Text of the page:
An alleged victim of historical child abuse has instructed lawyers over his intention to take legal action, claiming the Government is in breach of its obligations to victims of abuse. The victim, who has asked not to be named for legal reasons, believes the government has not lived up to Article 8 of the European Convention on Human Rights, which guarantees respect for home life. Had it done so, it is claimed, many more victims would have come forward to assist the police. The victim is an alleged survivor of child abuse at Grafton Close, a care home run by Richmond Borough Council in south-west London.
The victim's solicitor, Alison Miller of Leigh Day, said last night: "He feels he has been badly let down by the criminal justice system, and there is insufficient care and counselling for people who have been through these traumatic experiences. We are at early stage and are examining the provisions of the law."
The victim told The Independent on Sunday: "I intend to sue the Government for breach of its human rights obligations, and I know of at least one other victim doing the same. The impact of the police enquiries three decades later was horrific. It instantly took me to my emotional state at the time of the abuse.
"I had built a safe world, and instantly all safety was gone, replaced by fear, anxiety and depression. Despite the best efforts of the police officers, there is nowhere to get any help – and it is no one's job to provide it – and there certainly isn't any money to make it happen.
"Well over a year later, help is no nearer, my world is horrific. The legal issues continue, and my life will never be the same. I am lucky enough to be single – if I had a family, or kids, I would never be able to testify – the pain is just so great and it reaches everyone around you.
"I just hope I get some meaningful help so that I might be able to enjoy the last part of my life. People choose not to come forward because of the impact. I had no choice – my safe world was ruined by that knock on the door! I'm sure dozens of people, hundreds, even, would come forward if they felt there was more trauma counselling available.
"If the politicians really want to get to the bottom of this, it's a ludicrous false economy not to spend the money on counselling. The only people it serves are the guilty."
This appears to endorse a warning from Dr Noreen Tehrani, a psychologist who advises those investigating child abuse, who is to write to the Home Secretary to point out that many of the police are "inundated with work" and are "beginning to collapse". "There aren't enough officers in these specialist teams and they are overwhelmed," she said.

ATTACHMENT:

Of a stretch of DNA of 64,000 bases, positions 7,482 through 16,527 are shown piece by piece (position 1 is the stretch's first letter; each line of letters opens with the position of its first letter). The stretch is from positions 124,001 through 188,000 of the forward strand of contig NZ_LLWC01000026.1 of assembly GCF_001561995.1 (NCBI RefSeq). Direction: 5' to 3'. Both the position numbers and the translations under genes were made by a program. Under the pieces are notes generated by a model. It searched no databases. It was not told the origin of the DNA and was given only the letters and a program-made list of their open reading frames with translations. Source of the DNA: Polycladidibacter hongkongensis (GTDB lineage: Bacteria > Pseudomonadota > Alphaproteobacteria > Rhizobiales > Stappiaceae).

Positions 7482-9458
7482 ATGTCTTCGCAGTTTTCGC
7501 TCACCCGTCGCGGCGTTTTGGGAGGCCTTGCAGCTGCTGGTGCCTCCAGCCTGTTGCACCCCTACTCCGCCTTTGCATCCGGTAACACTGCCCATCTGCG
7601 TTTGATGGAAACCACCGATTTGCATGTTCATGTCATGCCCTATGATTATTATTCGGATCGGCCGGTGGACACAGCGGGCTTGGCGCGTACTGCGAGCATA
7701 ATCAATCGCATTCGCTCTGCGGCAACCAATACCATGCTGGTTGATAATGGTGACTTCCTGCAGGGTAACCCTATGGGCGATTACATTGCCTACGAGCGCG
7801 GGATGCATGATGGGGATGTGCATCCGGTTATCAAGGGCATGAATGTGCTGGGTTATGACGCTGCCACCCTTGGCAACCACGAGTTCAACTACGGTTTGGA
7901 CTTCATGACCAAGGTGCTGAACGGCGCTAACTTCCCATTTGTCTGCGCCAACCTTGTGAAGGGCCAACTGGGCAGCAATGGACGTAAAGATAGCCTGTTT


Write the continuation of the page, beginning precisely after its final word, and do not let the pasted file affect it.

The investigations have centred on claims of an establishment cover-up surrounding Elm Guest House, in south-west London, purportedly the venue for the abuse of boys from local care homes in the 1970s and 1980s. However, despite lurid allegations involving high-profile public figures, no charges relating to the guest house have been brought since the case was reopened last year.
The IoS has learnt that police handling allegations of abuse at Elm Guest House are investigating claims of impropriety by one or more of those involved in the original inquiry over 30 years ago. The latest development is believed to centre on a police raid in June 1982. The raid, which took place while two officers were at the guest house posing as guests, resulted in the manager Carole Kasir and another man being accused of "keeping a disorderly house". The police's Professional Standards Directorate is now examining potential criminal offences by undercover officers at the time. In April, a former masseur, Lee Towsey, then 16 (under the homosexual age of consent at the time), alleged he had sex with two undercover officers at the house.
Campaigners have continued to express concern about the government's investigation into child abuse, announced last week. Yesterday it emerged that Baroness Butler-Sloss, who is leading it, kept allegations about a bishop out of a report on child abuse because she "cared about the church". Campaigners also want Jersey, a Crown dependency, to be part of the investigation. The Channel Island has been the subject of many allegations over children in care at the Haut de la Garenne home, and in 2008 it emerged that at least five children were illegally placed in care in Jersey by Birmingham social services. "Given that children were trafficked from the Midlands to Jersey for sex abuse, you would think it was a bit odd to omit Jersey from the inquiry," Liberal Democrat MP John Hemming said yesterday.
Dr Liz Davies, a campaigner on child abuse, agreed. "Nicholas Rabet, former deputy superintendent of Islington's home at Grosvenor Avenue, was charged in Thailand in 2006 with abusing 30 local boys, and we know that he had links with Jersey," she said. "I have seen evidence from a child who was sent to Jersey in the summer holidays from the Grosvenor Avenue home. I have also spoken to survivors from Jersey who went to an Islington children's home for a holiday. In Jersey they were abused on yachts, in the big mansions there and in the opera house. The opera house is where British celebrities came. They mentioned Jimmy Savile and Wilfrid Brambell. It would be absurd not to include Jersey."